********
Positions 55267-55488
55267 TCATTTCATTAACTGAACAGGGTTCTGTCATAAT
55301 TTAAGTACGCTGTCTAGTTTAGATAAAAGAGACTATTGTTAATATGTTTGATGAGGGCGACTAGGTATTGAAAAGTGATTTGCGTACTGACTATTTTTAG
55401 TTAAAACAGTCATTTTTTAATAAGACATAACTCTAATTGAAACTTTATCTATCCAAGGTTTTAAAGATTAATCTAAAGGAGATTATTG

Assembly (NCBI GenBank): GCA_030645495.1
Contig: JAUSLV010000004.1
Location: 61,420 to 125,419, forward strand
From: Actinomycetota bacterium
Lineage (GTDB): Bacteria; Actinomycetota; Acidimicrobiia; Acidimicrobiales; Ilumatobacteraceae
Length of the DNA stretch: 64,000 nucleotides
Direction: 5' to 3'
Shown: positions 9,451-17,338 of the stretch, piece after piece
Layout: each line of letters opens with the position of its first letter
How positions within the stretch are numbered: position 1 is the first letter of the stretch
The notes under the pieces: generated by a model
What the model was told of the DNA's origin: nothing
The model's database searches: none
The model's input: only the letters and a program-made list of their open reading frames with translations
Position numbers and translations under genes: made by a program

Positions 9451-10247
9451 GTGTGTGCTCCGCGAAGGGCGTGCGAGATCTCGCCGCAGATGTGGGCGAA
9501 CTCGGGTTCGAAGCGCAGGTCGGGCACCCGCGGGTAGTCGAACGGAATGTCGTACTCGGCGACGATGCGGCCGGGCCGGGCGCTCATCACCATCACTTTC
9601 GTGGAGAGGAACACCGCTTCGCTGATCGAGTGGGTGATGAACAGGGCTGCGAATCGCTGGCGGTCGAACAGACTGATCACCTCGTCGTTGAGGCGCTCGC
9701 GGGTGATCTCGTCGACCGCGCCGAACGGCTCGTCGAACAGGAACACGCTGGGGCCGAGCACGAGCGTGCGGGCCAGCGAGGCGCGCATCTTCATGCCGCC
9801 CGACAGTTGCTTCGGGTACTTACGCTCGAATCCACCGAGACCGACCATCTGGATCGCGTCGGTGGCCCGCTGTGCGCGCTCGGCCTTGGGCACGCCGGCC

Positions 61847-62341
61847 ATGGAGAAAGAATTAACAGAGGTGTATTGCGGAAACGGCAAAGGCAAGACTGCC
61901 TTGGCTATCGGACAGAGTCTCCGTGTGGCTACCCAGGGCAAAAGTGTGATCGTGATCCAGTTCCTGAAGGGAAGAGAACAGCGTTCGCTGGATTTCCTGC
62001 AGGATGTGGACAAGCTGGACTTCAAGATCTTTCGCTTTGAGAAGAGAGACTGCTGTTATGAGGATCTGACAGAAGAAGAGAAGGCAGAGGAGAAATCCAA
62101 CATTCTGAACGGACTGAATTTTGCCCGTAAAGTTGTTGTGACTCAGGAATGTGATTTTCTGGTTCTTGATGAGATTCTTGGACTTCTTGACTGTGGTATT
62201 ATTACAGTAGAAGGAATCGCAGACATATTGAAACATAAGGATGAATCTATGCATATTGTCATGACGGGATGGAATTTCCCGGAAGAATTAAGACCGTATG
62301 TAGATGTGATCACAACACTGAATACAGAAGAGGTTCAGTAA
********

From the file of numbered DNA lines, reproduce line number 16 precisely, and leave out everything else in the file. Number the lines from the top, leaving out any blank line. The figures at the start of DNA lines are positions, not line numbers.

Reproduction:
What the model was told of the DNA's origin: nothing